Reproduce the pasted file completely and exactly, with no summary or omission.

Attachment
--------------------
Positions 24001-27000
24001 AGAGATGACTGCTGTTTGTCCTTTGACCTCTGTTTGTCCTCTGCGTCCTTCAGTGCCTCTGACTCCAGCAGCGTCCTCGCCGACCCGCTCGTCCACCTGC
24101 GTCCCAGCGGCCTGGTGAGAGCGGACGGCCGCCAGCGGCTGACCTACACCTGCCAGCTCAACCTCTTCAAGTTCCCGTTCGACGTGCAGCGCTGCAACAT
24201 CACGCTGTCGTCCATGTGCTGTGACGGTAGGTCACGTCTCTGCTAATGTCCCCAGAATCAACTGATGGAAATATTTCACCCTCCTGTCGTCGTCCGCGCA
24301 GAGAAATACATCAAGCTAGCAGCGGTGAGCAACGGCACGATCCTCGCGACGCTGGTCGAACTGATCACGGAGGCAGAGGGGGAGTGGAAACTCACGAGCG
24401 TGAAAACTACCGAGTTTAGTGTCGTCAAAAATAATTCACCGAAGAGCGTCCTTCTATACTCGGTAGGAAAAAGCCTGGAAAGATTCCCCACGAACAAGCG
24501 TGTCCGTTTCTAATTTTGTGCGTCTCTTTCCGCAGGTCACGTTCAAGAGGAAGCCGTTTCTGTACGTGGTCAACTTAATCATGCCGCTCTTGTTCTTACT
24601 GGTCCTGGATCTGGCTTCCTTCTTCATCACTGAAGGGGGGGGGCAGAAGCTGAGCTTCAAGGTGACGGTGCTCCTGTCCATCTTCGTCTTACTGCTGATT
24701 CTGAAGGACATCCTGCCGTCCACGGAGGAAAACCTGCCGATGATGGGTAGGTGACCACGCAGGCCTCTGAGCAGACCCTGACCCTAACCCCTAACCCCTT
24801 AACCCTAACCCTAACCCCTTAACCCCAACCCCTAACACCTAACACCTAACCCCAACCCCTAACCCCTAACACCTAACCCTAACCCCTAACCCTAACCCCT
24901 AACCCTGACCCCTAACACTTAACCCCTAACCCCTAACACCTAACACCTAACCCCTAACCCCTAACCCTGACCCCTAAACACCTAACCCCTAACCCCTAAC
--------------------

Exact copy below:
Positions 24001-27000
24001 AGAGATGACTGCTGTTTGTCCTTTGACCTCTGTTTGTCCTCTGCGTCCTTCAGTGCCTCTGACTCCAGCAGCGTCCTCGCCGACCCGCTCGTCCACCTGC
24101 GTCCCAGCGGCCTGGTGAGAGCGGACGGCCGCCAGCGGCTGACCTACACCTGCCAGCTCAACCTCTTCAAGTTCCCGTTCGACGTGCAGCGCTGCAACAT
24201 CACGCTGTCGTCCATGTGCTGTGACGGTAGGTCACGTCTCTGCTAATGTCCCCAGAATCAACTGATGGAAATATTTCACCCTCCTGTCGTCGTCCGCGCA
24301 GAGAAATACATCAAGCTAGCAGCGGTGAGCAACGGCACGATCCTCGCGACGCTGGTCGAACTGATCACGGAGGCAGAGGGGGAGTGGAAACTCACGAGCG
24401 TGAAAACTACCGAGTTTAGTGTCGTCAAAAATAATTCACCGAAGAGCGTCCTTCTATACTCGGTAGGAAAAAGCCTGGAAAGATTCCCCACGAACAAGCG
24501 TGTCCGTTTCTAATTTTGTGCGTCTCTTTCCGCAGGTCACGTTCAAGAGGAAGCCGTTTCTGTACGTGGTCAACTTAATCATGCCGCTCTTGTTCTTACT
24601 GGTCCTGGATCTGGCTTCCTTCTTCATCACTGAAGGGGGGGGGCAGAAGCTGAGCTTCAAGGTGACGGTGCTCCTGTCCATCTTCGTCTTACTGCTGATT
24701 CTGAAGGACATCCTGCCGTCCACGGAGGAAAACCTGCCGATGATGGGTAGGTGACCACGCAGGCCTCTGAGCAGACCCTGACCCTAACCCCTAACCCCTT
24801 AACCCTAACCCTAACCCCTTAACCCCAACCCCTAACACCTAACACCTAACCCCAACCCCTAACCCCTAACACCTAACCCTAACCCCTAACCCTAACCCCT
24901 AACCCTGACCCCTAACACTTAACCCCTAACCCCTAACACCTAACACCTAACCCCTAACCCCTAACCCTGACCCCTAAACACCTAACCCCTAACCCCTAAC